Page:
Charles E. Burchfield (1893-1967), Heat Lightning (also known as Landscape with Grey Clouds), ca. 1962; watercolor, charcoal, and white chalk on joined paper, 58 x 45 inches; DC Moore Gallery, New York
Charles E. Burchfield: Oh My Heavens
Presented by the Charles E. Burchfield Foundation with support from BlueCross BlueShield of WNY
On View Friday, April 12–Sunday, August 25, 2013
Curated by Tullis Johnson, Alana Ryder and Kevin Williams
Working with Dr. Kevin Williams, director of the Whitworth Ferguson Planetarium at Buffalo State, the Burchfield Penney Art Center presents Oh My Heavens in the Anthony J. Sisti and John R. Oishei Foundation galleries. This exhibition provides viewers with the opportunity to examine the scientific, historical and spiritual implications of Burchfield’s works. Included are paintings and sketches that feature veneration for the idea of heaven, both in the sky above and here on earth.
Like many before him, Charles E. Burchfield had a deep reverence for the natural world and its sunbursts, haloed moons, eclipses and constellations. Later in life, the mysteries and infinite unknowns of the heavens would be recorded with spiritual devotion and awe. Charles E. Burchfield: Oh My Heavens provides viewers the opportunity to examine the scientific, historical and spiritual implications of the artist’s works.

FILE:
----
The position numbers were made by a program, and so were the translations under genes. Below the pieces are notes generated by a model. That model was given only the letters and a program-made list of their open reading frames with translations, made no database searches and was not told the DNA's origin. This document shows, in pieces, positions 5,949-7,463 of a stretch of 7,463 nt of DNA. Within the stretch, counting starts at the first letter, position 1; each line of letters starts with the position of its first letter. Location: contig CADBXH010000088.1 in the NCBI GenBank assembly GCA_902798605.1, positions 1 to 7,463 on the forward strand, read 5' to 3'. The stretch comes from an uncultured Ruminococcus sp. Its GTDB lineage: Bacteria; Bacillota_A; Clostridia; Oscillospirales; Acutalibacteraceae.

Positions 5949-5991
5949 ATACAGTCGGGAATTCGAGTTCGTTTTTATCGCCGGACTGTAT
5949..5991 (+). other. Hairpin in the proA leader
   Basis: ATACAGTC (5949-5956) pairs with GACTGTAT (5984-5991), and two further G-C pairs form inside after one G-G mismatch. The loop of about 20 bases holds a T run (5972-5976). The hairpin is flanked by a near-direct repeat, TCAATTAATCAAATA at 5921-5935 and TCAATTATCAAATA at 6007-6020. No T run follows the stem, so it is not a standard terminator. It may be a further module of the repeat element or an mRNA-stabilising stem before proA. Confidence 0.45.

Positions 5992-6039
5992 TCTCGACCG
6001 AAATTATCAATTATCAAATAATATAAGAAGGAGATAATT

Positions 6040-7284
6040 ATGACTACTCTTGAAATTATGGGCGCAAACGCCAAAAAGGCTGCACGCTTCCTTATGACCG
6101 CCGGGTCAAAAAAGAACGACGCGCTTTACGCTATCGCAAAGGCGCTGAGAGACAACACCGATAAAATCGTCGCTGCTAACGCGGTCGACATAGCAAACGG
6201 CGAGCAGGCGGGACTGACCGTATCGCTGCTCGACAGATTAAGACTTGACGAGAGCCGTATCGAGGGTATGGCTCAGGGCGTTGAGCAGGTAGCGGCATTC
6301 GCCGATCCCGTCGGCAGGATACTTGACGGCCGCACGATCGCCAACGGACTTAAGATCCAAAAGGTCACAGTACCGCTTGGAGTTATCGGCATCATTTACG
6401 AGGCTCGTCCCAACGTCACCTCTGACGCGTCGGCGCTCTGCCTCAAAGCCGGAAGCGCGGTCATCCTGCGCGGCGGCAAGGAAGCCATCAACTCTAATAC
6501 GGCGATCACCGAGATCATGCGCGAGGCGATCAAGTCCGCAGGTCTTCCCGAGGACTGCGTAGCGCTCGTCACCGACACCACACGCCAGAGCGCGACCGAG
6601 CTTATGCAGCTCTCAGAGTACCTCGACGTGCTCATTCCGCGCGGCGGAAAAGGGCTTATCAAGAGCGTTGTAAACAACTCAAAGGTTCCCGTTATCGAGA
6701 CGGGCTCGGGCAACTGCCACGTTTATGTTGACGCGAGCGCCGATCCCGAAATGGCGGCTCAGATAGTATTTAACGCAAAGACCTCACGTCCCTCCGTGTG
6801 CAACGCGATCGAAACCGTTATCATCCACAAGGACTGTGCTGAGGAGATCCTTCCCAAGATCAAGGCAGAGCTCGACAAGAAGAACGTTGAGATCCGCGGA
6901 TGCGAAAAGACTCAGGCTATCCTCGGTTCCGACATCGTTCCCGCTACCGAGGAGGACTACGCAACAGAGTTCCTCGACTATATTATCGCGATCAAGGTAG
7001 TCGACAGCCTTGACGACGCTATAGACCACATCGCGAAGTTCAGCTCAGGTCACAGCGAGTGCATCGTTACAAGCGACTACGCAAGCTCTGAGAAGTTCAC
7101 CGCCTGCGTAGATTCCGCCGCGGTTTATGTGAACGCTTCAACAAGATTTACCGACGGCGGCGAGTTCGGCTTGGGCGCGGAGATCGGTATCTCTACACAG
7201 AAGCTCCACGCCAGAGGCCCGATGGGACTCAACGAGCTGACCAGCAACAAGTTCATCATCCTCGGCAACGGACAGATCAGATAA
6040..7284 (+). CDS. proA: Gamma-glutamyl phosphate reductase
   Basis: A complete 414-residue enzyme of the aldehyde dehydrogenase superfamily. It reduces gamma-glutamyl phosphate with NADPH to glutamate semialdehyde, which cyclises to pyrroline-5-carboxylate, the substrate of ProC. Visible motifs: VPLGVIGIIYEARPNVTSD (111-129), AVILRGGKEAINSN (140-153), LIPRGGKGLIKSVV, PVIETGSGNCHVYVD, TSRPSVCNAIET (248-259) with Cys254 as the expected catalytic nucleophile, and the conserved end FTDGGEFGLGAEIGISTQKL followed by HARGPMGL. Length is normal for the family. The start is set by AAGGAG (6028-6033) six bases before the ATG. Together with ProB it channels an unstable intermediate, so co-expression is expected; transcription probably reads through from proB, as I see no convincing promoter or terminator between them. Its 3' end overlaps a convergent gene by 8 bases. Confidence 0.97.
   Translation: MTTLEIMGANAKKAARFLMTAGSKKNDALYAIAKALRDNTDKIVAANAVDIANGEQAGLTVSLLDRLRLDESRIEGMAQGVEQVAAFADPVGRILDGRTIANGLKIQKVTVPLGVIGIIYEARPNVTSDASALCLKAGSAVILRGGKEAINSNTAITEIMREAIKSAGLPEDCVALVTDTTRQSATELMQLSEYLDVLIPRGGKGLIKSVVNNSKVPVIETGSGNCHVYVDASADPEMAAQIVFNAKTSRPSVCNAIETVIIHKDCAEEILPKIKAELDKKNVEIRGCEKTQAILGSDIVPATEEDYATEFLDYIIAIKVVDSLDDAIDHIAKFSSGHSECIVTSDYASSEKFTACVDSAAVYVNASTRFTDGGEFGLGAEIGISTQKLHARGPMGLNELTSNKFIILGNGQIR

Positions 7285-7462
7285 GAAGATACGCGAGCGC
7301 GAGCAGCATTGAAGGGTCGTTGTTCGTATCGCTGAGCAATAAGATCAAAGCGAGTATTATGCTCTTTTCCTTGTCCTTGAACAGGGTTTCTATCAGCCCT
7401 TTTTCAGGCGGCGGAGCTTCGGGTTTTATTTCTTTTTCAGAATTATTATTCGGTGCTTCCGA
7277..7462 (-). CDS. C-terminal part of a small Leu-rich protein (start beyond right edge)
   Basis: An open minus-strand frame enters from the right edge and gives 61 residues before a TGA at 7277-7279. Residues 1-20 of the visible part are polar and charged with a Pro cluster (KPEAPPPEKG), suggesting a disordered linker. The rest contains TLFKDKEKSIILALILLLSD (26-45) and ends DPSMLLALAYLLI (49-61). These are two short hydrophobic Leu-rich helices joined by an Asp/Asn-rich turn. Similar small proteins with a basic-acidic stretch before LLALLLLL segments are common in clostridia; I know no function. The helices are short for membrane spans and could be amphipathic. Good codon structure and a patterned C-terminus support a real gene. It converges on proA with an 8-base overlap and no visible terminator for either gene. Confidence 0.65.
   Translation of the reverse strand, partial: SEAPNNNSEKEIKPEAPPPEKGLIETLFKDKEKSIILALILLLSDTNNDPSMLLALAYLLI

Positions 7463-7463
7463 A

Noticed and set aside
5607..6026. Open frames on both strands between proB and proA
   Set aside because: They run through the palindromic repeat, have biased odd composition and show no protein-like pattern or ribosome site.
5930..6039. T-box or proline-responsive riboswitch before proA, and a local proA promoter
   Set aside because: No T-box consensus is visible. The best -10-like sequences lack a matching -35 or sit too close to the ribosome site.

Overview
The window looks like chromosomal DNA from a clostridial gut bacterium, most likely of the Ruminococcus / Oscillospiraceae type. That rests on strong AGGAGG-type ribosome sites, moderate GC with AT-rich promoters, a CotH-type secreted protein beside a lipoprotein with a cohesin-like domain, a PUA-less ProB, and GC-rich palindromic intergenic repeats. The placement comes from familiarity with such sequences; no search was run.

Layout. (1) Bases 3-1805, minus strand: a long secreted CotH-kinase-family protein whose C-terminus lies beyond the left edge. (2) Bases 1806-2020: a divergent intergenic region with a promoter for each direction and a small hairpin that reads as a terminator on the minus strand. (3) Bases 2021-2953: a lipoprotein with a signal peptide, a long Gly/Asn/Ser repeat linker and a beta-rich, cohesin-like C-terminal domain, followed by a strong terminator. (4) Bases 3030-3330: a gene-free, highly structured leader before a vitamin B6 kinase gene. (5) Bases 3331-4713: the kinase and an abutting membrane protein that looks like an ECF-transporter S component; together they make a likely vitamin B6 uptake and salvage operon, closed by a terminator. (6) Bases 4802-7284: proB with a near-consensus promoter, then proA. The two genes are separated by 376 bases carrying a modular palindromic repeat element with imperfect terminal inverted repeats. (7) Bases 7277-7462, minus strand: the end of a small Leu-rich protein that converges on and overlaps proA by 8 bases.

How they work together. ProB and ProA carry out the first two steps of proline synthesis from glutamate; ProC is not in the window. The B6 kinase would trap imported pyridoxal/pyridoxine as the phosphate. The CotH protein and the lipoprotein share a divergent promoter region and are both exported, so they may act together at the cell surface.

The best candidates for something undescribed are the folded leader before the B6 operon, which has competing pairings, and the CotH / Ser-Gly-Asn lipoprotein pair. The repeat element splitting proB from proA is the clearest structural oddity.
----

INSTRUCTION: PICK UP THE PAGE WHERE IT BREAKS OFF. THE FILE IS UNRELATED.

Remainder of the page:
As early as 1915, Burchfield made observational sketches of the night sky. He was occasionally awake at midnight, 3:00 a.m. and 5:00 a.m., making drawings and notes. Clearly his appreciation and exploration of Earth and its cycles was not limited to what could be seen in sunlight. His celestial drawings and paintings document the liminal points of our days and mark the particularities of seasons. In a dated sketch from 1915, Burchfield showed the Moon, stars and Milky Way above the shaggy silhouettes of trees. Sketches like these are from particular moments. Hundreds of other dated sketches, termed “All-Day Sketches” by the artist, began the same way. The landscape is documented in sequential frames, varying from one day to a week to an entire season.
During his college years at the Cleveland School of Art, Burchfield read about eastern religions, including the text Myths of the Hindus & Buddhists (1914) by Sister Nivedita and Ananda K. Coomaraswamy. He was fascinated by the way gods personified natural events and wrote that these ancient mythologies “change the world for me.” After graduation in 1916, he returned to his hometown of Salem, Ohio for a job in the cost department at the W. H. Mullins Company. After work, he frequently rushed to his favorite set of three trees, just a few blocks from his house, and sketched into the evening. The following year would be one of his most prolific, and the year that he painted the first of his great pictures of the heavens at night, Orion and the Moon (1917).